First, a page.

By Patra Taylor

Legend has it that the eyes are the windows to the soul. According to George O. Waring IV, MD FACS, the eyes are also the windows to whole body health. Dr. Waring, the medical director of the Magill Vision Center in Mount Pleasant, says it is now possible for patients to take a digital tour of their eyes that will paint a picture of a their nerve status, nutrition and vascular health.


“We offer the most advanced all digital eye exam, which not only shows patients their quality of vision; it evaluates all parts of their eye giving us valuable information about their systemic health,” said Dr. Waring, who brought this “advanced eye analysis” to Charleston at the Magill Vision Center. “We work with many new technologies which allow us to detect cataracts and pre-cataracts or what we now call dysfunctional lenses much earlier. As a result, patients have many more options for minimally invasive vision correction procedures with lasers at different stages of life. We have a holistic vision for a lifetime approach for our patients.”

The introduction of this cutting-edge diagnostic exam marked the beginning of the new phase of growth at Magill since Dr. Waring took the reigns in January 2012. According to Dr. Waring, Lucian V. Del Priore, M.D., Ph.D., professor and chairman of the Medical University’s Storm Eye Institute, saw the potential to develop a “center of excellence” in ocular care in South Carolina. “Being an integral part of this new phases of growth was an opportunity for me to make a real difference in the medical community,” says Dr. Waring, who moved to the Charleston area from Ohio, where he was in private practice specializing in cataract, corneal refractive and intraocular lens surgery. “I saw that there was tremendous potential here to develop a world-class cataract and refractive center and I wanted to be part of it.”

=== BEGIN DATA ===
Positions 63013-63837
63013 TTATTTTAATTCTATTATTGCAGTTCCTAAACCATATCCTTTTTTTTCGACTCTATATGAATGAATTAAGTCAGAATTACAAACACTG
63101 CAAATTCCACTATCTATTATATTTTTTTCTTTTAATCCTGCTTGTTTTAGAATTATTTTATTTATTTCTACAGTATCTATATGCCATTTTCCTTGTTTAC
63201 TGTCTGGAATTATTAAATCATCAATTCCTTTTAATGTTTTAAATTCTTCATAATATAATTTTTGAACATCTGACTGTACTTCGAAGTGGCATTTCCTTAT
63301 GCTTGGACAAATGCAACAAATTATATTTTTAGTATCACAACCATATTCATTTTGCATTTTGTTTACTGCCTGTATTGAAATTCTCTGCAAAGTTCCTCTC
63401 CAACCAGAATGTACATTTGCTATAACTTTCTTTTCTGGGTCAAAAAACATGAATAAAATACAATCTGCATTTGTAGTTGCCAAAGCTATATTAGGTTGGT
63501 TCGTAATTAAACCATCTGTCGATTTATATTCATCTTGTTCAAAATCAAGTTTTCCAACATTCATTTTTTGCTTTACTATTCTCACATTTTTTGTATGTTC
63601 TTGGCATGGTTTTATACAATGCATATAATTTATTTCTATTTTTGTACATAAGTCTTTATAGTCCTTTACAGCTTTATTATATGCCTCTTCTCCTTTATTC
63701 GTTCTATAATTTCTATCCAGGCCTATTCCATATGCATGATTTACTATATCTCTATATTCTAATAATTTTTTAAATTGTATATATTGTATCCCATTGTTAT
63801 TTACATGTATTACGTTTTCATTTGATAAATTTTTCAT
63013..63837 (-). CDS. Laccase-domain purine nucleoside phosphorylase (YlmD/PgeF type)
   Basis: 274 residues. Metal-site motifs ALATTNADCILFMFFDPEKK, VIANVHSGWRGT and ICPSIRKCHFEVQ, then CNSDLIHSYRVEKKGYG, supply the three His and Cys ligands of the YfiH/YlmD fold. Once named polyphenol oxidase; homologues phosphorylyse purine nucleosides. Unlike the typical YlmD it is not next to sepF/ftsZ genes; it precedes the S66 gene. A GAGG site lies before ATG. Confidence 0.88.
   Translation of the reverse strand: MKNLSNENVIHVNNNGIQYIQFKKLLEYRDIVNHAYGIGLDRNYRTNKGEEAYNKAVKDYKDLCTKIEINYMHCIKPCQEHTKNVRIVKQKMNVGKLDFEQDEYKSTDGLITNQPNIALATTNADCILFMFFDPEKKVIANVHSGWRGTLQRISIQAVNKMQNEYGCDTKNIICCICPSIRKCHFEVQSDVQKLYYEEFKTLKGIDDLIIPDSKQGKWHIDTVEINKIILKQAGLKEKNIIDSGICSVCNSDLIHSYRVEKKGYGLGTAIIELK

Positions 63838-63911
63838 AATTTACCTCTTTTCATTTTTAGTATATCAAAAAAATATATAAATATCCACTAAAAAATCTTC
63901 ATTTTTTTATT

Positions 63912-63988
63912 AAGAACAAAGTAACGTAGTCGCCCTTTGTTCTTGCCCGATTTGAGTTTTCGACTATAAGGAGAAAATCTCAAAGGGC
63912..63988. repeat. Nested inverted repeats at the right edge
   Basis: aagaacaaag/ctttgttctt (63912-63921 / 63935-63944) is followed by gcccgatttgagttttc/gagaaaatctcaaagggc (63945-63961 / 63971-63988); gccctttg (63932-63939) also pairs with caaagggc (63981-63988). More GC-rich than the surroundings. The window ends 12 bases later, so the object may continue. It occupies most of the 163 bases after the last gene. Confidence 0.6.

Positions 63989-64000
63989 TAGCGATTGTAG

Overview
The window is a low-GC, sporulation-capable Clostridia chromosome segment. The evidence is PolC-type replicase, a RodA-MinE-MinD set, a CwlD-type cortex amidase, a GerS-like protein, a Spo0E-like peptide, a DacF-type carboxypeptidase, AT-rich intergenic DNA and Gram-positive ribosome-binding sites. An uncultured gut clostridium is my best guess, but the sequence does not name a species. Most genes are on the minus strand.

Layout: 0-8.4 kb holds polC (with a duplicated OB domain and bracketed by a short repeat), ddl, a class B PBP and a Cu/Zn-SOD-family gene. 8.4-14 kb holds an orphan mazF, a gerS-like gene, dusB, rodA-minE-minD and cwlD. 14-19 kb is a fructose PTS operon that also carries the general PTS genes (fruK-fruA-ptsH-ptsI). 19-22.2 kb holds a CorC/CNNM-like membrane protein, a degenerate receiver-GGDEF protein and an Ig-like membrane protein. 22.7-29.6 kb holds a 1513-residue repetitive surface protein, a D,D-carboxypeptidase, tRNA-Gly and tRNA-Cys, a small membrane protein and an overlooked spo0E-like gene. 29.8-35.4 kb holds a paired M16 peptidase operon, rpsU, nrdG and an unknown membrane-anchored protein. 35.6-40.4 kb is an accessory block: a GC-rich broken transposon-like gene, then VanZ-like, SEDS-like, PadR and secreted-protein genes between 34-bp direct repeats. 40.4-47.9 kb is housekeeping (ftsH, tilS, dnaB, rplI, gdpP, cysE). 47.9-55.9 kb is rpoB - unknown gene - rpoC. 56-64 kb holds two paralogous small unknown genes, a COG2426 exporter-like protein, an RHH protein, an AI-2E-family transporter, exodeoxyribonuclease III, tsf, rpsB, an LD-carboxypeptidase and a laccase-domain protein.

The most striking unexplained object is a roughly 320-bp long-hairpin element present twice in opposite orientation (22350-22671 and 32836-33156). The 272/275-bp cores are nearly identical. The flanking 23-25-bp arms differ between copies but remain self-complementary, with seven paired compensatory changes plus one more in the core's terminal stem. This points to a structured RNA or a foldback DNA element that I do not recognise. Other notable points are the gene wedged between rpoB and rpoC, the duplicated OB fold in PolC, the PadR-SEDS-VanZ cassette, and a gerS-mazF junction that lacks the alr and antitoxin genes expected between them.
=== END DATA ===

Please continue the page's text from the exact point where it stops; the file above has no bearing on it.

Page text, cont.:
Dr. Waring is an internationally renowned expert in laser assisted cataract surgery, lens implants, LASIK and refractive surgery, as well as the surgical management of keratoconus, astigmatism and presbyopia.

The new face of the Magill Vision Center

The Magill Vision Center is a state-of-the-art freestanding satellite of MUSC’s Storm Eye Institute. Dr. Waring’s first big task was to redesign and reequip the Magill facility. “I redesigned the building to give it a spa-like atmosphere,” explains Dr. Waring, an Atlanta-area native who earned a dual degree in Economics and Ecology at Emory University followed by his doctor of medicine degree at the Emory University School of Medicine. “I wanted Magill to have all the amenities available in a private practice.”

To that end, Dr. Waring brought in the most advanced technology in ocular care available in the world. Then he coupled that state-of-the-art technology with a world-renowned, board-certified medical team and a highly trained staff, both committed to providing safe, individualized, affordable services for most stages of life including cataracts, vision correction and cosmetic services.

The strategy paid off. “In under two years, Magill was recognized internationally for excellence and has become an international model for ocular care,” explains Dr. Waring. “We have physicians visiting here from all over the world to learn from us.”